If you’re anything like me, you send and receive a lot of emails every day. But have you ever wondered where your message goes after you hit “send?” How does an email travel from your computer to your friend’s smartphone across the country or around the world? We’re answering those questions with Story of Send, a new site that gives you a behind-the-scenes look into how all that virtual information makes its journey through the real world—from your Internet service provider to our data centers and beyond. Along the way, you’ll discover everything from where we filter for spam and scan for viruses to how we’re minimizing our impact on the environment through energy efficiency and renewable power. We’ve included videos and photos throughout the journey so you can explore certain areas more deeply. For example, if you’re curious what data center servers look like, we’ve included some photos. Or you can watch a video to learn about how we purchase clean energy from wind farms near our data centers. And because technology doesn’t always have to be serious, you might find a vampire or two lurking around or uncover other surprises on the journey. In the past, Gmail fans have shown us how emails connect people across the world. Now we’re providing a glimpse into how those emails go from one place to another. So hit send and start the journey today.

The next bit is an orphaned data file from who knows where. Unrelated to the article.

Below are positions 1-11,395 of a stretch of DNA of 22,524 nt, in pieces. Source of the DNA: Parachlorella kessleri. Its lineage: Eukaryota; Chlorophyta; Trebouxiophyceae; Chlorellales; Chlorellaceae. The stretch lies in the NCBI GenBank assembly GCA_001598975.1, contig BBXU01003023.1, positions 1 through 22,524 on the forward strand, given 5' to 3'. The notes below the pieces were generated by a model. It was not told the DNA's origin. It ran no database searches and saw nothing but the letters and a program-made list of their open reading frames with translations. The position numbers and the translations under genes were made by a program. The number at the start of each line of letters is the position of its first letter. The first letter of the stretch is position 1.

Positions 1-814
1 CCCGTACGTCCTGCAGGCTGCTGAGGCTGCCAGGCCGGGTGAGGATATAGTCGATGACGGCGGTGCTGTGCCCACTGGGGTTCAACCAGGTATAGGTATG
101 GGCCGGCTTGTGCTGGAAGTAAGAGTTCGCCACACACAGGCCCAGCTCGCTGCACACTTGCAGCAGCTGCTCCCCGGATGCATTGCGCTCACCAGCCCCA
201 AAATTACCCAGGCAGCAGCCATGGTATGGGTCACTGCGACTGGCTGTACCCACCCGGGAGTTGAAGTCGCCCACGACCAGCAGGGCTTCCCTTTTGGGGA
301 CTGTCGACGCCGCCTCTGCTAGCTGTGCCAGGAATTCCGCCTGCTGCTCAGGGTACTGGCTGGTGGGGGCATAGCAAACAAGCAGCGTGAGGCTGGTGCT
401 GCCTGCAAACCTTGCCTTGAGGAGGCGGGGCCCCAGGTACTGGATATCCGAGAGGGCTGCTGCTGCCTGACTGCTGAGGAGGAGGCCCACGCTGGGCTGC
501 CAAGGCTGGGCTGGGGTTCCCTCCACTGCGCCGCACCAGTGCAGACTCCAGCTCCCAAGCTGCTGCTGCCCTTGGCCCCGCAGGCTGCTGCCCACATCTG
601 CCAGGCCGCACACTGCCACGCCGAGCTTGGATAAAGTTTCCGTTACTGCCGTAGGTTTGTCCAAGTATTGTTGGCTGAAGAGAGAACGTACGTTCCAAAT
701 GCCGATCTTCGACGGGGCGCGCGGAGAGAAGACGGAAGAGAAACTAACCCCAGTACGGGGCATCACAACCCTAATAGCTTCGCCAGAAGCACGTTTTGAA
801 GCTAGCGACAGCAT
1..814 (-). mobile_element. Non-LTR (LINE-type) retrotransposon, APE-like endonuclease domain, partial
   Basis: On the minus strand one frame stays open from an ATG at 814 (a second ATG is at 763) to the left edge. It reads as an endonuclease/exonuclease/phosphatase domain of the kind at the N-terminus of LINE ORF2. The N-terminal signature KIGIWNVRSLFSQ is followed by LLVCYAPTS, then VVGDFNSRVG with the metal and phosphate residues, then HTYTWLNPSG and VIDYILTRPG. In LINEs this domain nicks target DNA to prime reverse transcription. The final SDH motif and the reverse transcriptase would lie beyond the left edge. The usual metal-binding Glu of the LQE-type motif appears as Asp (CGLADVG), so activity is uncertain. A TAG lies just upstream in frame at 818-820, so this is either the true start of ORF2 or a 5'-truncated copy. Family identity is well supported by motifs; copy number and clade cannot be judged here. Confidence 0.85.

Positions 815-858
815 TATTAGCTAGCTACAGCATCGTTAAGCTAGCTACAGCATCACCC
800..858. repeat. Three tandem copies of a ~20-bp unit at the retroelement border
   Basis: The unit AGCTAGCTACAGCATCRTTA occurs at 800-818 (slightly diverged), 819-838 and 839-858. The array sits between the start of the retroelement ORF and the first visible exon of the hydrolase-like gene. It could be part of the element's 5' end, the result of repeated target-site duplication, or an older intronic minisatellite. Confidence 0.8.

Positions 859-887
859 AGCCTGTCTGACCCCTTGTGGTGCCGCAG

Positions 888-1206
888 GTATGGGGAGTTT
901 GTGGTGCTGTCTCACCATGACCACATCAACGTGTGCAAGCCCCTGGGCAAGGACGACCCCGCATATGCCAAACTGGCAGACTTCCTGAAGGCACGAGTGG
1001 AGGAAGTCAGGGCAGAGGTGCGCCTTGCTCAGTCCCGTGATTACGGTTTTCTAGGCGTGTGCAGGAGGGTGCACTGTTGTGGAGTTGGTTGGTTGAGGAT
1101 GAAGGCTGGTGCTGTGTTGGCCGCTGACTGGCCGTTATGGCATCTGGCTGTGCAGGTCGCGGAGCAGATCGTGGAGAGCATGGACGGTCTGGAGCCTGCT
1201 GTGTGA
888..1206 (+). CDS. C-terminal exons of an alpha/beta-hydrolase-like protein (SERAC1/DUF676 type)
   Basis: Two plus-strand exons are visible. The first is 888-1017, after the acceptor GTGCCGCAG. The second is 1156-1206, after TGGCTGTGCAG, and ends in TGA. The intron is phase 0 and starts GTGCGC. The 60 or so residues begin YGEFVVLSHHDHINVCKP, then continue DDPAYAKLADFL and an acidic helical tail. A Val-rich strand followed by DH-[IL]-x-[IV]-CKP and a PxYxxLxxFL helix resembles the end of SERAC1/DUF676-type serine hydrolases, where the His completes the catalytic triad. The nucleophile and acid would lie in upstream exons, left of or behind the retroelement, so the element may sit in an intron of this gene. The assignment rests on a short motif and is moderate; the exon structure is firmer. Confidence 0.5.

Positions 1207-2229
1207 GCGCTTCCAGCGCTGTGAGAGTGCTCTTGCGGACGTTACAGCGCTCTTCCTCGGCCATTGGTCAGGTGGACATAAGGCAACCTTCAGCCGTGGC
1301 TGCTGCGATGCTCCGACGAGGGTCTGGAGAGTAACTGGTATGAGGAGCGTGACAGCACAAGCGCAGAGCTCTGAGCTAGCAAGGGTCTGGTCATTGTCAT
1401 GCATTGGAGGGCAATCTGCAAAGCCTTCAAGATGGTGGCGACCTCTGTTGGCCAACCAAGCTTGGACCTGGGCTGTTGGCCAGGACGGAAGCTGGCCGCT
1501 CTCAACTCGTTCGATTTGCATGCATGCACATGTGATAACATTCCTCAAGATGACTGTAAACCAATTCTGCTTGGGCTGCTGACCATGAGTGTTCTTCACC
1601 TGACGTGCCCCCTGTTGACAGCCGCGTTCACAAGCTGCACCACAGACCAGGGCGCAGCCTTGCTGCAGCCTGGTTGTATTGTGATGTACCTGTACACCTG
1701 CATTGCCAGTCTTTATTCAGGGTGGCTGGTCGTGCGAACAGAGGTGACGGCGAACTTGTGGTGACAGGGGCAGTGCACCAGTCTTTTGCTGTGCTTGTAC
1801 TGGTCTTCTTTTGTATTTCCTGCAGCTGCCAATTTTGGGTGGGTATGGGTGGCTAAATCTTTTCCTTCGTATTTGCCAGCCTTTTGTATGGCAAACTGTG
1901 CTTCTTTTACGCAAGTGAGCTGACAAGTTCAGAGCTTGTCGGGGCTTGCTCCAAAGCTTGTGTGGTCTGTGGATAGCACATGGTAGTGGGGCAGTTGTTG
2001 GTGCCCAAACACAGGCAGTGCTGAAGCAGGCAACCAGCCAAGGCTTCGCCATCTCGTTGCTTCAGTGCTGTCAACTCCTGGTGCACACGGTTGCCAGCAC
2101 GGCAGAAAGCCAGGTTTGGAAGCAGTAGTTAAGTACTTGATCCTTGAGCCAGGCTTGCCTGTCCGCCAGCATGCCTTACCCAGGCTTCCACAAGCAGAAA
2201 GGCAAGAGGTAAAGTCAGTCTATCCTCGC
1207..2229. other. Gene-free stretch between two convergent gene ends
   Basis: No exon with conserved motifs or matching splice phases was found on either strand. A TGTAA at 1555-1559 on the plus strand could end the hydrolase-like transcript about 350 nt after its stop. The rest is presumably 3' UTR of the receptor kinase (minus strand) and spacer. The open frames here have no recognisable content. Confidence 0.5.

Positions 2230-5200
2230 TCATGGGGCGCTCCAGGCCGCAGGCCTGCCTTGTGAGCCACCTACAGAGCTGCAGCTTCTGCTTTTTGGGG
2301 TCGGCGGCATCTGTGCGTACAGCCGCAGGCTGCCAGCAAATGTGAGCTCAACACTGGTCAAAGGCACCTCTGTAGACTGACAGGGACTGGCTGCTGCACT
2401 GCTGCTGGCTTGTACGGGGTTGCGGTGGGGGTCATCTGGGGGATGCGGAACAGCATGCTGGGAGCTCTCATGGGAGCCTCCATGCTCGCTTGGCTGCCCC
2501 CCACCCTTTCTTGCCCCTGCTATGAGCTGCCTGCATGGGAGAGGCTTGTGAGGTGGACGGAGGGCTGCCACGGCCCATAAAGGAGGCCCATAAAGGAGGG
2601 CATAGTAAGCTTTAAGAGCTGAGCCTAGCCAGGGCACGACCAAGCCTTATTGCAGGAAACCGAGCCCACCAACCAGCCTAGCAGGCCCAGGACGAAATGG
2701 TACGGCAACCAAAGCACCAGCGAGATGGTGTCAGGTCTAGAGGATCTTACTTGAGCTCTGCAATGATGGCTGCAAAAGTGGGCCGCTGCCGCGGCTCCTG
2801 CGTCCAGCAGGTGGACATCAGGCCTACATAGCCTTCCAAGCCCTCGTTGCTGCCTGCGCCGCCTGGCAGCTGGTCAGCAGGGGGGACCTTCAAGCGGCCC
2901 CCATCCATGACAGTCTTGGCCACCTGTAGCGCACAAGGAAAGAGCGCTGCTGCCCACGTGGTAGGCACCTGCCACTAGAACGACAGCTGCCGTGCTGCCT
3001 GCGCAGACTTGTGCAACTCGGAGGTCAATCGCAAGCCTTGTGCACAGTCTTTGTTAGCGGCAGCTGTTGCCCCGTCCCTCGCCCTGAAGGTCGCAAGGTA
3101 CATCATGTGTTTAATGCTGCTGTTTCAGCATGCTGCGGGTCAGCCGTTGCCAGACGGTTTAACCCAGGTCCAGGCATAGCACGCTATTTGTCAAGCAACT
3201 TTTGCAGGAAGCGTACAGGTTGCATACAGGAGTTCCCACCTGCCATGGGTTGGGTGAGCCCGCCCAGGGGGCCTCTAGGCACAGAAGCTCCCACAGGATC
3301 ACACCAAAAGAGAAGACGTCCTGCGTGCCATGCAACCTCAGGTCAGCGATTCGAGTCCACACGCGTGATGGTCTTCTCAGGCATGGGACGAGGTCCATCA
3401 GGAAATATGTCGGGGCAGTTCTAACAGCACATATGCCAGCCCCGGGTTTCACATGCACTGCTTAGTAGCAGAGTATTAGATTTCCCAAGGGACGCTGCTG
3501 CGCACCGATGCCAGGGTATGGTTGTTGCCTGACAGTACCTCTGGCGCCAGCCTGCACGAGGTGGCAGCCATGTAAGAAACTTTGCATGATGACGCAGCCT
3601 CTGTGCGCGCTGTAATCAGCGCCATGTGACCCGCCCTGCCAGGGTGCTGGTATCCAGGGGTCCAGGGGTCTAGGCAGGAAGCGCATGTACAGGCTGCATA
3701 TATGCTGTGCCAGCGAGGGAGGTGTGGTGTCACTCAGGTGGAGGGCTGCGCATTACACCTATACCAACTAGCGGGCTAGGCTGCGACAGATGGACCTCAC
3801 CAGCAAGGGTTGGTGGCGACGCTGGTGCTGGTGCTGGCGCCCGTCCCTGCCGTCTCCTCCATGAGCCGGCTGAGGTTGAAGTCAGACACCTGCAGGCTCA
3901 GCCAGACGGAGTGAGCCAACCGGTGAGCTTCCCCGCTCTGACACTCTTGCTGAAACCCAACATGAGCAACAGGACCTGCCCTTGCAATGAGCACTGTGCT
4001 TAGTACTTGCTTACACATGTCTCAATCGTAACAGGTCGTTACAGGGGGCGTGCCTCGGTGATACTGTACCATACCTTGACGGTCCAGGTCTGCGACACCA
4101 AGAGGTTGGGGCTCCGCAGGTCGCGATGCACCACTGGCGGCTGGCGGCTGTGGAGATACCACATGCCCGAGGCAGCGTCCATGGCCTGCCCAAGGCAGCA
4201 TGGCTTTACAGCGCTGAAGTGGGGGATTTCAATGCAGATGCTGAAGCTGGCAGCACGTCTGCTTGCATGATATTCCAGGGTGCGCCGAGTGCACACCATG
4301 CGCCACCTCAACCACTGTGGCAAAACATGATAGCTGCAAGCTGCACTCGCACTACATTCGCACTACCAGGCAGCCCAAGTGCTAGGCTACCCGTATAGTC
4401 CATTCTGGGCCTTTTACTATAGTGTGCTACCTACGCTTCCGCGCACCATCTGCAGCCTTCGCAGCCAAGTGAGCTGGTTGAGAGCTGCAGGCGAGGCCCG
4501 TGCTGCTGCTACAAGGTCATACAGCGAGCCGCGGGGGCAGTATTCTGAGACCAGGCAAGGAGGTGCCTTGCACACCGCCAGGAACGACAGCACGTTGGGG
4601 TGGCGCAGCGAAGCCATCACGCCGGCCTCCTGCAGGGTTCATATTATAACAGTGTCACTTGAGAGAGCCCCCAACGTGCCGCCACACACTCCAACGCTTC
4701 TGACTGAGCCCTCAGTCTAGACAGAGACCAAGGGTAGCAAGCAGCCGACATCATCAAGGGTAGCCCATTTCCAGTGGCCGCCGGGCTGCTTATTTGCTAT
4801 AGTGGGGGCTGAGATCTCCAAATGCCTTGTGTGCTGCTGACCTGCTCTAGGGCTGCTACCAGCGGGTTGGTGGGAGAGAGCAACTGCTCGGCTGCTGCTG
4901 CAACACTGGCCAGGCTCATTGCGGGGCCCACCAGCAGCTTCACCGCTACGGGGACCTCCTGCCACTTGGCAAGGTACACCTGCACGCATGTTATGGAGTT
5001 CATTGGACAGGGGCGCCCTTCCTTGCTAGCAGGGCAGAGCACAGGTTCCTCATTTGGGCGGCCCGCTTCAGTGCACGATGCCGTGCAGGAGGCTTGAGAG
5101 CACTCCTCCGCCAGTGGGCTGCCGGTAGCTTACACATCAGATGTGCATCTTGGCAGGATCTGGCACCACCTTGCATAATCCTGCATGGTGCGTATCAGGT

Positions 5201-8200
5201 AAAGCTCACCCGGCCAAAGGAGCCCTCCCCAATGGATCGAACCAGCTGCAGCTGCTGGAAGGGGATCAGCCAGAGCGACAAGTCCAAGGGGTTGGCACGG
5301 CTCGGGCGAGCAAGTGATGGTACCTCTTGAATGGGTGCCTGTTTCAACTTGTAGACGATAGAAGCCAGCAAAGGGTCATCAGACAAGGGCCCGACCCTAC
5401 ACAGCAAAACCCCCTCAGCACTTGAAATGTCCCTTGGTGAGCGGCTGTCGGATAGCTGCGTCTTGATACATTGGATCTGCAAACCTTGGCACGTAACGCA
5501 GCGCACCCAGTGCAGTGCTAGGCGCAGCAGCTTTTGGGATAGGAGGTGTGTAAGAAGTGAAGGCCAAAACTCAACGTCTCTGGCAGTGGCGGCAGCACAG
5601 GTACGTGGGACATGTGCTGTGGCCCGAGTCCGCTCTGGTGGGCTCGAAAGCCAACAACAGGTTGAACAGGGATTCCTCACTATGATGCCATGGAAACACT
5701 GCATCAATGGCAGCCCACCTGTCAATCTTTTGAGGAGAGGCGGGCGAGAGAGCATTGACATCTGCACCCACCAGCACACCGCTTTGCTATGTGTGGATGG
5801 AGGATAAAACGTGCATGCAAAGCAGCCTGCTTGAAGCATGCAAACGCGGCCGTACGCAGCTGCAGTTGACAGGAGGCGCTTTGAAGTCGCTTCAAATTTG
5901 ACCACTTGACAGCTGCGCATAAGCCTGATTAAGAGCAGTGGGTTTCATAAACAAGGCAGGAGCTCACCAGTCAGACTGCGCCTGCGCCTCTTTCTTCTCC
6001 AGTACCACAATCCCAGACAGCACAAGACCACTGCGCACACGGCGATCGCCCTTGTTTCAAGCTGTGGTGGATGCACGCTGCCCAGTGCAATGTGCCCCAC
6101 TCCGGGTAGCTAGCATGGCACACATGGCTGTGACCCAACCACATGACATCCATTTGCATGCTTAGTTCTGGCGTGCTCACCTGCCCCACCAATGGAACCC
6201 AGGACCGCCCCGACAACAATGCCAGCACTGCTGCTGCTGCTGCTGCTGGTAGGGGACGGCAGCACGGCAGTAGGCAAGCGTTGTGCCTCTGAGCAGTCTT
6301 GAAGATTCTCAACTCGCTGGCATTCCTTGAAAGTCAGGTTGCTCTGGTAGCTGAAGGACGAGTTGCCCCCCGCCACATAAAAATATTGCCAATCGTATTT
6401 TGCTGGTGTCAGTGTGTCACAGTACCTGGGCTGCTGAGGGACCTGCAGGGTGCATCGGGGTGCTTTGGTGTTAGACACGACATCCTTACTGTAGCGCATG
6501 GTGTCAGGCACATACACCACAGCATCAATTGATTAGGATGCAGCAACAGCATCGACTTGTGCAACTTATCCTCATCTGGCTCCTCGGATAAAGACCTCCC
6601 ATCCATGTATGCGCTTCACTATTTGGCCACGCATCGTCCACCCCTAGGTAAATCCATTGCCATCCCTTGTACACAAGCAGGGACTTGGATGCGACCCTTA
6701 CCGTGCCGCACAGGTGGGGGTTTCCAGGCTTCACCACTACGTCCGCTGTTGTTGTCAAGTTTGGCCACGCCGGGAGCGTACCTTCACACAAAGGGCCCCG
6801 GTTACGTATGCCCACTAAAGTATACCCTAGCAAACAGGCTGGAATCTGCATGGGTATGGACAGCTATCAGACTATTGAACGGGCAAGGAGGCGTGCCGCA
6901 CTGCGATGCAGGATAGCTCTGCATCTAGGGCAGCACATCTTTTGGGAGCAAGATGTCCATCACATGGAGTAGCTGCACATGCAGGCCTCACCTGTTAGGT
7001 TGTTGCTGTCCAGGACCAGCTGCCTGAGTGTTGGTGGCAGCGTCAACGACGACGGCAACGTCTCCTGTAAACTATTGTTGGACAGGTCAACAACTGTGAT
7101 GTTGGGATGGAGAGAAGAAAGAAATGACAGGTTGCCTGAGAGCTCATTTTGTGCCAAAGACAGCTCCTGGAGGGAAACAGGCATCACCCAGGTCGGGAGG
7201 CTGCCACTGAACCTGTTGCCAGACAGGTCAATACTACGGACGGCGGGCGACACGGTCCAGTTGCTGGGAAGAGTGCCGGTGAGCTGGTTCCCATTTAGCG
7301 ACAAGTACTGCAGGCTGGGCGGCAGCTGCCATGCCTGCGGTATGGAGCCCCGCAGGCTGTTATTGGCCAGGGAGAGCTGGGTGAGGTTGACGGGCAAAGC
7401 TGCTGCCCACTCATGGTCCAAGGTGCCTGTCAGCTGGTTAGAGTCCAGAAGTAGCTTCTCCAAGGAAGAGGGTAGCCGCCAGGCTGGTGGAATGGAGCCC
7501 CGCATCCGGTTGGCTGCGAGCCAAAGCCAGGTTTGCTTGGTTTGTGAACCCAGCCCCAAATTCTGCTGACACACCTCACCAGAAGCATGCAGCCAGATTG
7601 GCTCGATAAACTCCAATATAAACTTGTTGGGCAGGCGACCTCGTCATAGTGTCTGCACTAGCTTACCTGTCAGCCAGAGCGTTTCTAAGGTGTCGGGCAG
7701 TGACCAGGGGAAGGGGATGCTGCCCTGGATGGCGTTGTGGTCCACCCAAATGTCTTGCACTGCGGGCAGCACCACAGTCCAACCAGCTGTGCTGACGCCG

Friday, May 25, 2012
So what do you do on a Friday morning when an editor tells you to get some “exclusive” Apple news on the front page. Clearly this:
According to trusted sources, Apple has an incredible headline feature in development for iOS 6: a completely in-house maps application. Apple will drop the Google Maps program running on iOS since 2007 in favor for a new Maps app with an Apple backend.So the iOS map app is really old and busted and this is not exactly news. I’m guessing Lead Dog and Urban Mapping will be along for the ride as well as OpenStreetMap. Apple will probably blend many data sources like their iOS iPhone maps, rather than buy wholesale from Navteq or TomTom.